Saturday, May 17, 2014

I Love/Hate French Records

A family friend and fellow genealogy enthusiast recently showed me that he was able to use French records in the Drouin Collection to take Mary Rose Statuto’s family back another couple generations. This has been exciting and helpful. I’ve used the Drouin Collection when researching my Goulet ancestors, but I have always found them frustrating for two main reasons. First, they are in French. Second, they are often hard to read due to the condition of the documents. Still, thanks to my friend and these records, I am now going further back into my father’s family than I have ever been able to before. 

Mary Rose Statuto’s parents were Peter Statuto and Marie Therrien. On their marriage record, Peter’s family is listed as Carmenandonio and Carminella. Marie Therrien’s parents are recorded as Hubert Therrien and Mathilda Grondin. After finding this, I immediately searched for Hubert and Mathilda in earlier Canadian records. What I found was a family on the 1881 and 1891 Canadian census for Nicolet, Quebec, Canada.

Hubert and Emilie Therrien - Nicolet, Quebec, Canada 1881
As you can see, there is a problem. Hubert Therrien was listed, even an appropriately aged Marie was listed, but Mathilda was not. I saved the records until I could know more about the family, as I did not feel secure in just claiming these people as ancestors without more evidence. That evidence was shown to me last weekend. 

A friend sent me an email showing how he had used French-Canadian baptismal and marriage records in the Drouin Collection to connect the family in the census to the Hubert Therrien I had been looking for. I had come across only some of the records my friend pointed out to me and had put them aside because I could not read the French. However, now having taken the time to look at these records more closely I can honestly say I love/hate French records.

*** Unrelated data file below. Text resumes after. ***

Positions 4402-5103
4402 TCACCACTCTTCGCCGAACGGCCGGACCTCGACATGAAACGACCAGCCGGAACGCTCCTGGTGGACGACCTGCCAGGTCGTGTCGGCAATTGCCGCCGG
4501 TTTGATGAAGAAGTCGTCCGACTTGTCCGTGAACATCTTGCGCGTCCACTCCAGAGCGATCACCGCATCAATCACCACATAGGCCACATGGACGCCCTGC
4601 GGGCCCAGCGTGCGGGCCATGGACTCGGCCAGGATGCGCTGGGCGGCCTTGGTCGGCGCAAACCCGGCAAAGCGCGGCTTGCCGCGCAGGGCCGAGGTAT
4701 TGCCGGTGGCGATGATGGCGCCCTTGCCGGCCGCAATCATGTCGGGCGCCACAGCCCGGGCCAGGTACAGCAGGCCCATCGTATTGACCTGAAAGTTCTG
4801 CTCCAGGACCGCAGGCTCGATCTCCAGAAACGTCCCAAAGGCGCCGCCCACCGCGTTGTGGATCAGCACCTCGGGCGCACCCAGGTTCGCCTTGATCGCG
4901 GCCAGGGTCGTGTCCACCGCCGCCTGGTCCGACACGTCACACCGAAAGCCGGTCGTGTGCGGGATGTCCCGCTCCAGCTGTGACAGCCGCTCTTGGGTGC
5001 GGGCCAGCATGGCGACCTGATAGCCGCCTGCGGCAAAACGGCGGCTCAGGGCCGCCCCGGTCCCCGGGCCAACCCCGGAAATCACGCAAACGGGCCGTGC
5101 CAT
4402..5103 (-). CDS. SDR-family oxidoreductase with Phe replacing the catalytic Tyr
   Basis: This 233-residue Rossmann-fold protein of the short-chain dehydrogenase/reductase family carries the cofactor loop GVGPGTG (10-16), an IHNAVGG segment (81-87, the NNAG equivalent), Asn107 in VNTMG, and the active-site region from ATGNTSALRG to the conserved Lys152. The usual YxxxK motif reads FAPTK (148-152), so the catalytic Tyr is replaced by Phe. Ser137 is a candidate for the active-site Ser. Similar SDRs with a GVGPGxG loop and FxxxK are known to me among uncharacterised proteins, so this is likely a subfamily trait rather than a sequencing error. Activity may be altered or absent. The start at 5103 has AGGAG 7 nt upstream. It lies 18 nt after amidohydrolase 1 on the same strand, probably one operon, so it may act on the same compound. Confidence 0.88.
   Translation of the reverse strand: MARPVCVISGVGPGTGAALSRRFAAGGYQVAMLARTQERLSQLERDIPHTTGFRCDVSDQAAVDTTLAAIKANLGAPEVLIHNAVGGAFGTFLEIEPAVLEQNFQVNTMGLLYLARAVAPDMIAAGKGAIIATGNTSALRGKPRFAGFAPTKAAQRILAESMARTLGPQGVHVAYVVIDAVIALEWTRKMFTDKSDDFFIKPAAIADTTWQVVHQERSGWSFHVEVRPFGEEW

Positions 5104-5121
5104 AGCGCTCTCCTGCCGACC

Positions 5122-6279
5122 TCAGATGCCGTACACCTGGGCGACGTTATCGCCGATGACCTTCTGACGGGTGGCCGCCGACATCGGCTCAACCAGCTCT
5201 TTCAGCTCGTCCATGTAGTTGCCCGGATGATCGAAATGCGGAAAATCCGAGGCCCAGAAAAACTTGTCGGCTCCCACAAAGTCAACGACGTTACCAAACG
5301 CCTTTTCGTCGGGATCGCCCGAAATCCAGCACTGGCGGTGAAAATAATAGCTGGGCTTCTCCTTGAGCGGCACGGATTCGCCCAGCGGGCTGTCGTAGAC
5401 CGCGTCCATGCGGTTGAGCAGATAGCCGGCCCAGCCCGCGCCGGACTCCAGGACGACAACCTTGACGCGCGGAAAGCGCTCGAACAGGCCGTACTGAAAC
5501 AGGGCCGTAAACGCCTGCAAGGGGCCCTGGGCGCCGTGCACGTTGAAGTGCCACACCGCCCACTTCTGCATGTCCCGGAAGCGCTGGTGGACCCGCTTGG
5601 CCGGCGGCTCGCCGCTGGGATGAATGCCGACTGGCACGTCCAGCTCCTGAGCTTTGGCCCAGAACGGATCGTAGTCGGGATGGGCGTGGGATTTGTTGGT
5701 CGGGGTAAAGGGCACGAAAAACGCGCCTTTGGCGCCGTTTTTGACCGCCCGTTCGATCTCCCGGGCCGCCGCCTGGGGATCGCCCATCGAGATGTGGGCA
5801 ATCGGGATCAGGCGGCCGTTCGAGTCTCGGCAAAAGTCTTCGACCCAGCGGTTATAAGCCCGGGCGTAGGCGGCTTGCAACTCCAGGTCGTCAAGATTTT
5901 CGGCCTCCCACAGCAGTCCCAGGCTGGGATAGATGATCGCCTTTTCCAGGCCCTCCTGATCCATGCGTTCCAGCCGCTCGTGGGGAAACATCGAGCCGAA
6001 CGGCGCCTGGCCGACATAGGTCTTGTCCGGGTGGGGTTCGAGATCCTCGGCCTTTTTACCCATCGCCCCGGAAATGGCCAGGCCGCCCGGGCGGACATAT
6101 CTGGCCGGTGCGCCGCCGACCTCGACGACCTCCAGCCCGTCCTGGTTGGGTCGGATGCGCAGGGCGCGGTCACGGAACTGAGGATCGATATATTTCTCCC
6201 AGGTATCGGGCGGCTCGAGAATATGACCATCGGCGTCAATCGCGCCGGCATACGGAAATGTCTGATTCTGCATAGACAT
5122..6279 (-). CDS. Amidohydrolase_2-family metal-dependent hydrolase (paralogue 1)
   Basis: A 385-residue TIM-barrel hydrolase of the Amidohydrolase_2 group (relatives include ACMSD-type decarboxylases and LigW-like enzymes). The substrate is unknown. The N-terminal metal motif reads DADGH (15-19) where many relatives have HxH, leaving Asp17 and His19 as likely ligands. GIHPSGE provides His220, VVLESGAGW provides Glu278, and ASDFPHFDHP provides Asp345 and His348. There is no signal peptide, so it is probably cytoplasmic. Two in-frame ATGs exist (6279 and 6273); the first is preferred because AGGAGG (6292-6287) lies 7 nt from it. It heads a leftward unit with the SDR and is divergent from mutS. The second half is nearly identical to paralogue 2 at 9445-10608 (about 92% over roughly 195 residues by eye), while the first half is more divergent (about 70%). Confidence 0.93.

I had obviously used records in the Drouin Collection when researching my Goulet line, but most of the records I needed had English translations I could find. Goulet is a very well researched surname. Therrien is also a well researched surname, but I needed to connect my Therriens to other Therrien families in order to compare research. 

 As it turns out, Emilie Therrien (nee Boisvert) is the second wife of Hubert Therrien, which I would have seen if I had not embraced laziness and actually struggled to look at the French marriage records of Hubert. 

Hubert Therrien and the interestingly named Domithilde (not Mathilda) were married in 1870 in Quebec. Domithilde died in 1874. The very next year Hubert married Emilie Boisvert, who appears in the 1881 census. On the 1875 marriage record of Hubert and Emilie, it very clearly states “Hubert Therrien, veuf de Domithilde Grondin.” The term, “veuf de,” I came to learn meant “widower of.”
Enter Hubert Therrien, widower of Domithilde Grondin . . . .

I am still working on creating a direct translation of both of Hubert’s marriage documents. They are hard. In addition, I cannot really claim this discovery as my own. My friend had made the connection already and basically showed me. I have been inspired, however, to begin translating additional documents associated with this family.

I began with Marie and Hubert Therrien’s baptismal records. Using some Spanish, some online translating, and not a small amount of patience, I was able to (I think) correctly translate a good portion of these documents. I must admit, any corrections and additions to my translations are welcome. 

Marie Therrien - Baptismal Record

My translation of the above record:
The 20th of February
One Thousand eight hundred seventy (one?) We, priest …………………………have baptized Marie Euthichienne born the same day, of the legitimate marriage of Hubert Terrien (cultivator?) and of Domithilde Grondin of this parish. The godfather was Michael Terrien cultivator, father of (the father or brother of the child?) and the godmother was Angelique Bussiere grandmother of this ………………………………………….    ……………………………………………………………………………

Hubert Therrien - Baptismal Record

My translation of the above record: 
The 19th of November, one thousand eight hundred and forty four. We, priest …………….  have baptized Hubert born the day before of the legitimate marriage of Michael Terrien (cultivator?) and of Angelique Bussiere of Saint Zepharin. …............
…………Godmother Marie Louise Therrien …………………………………   …………… ………………… ……………………………………….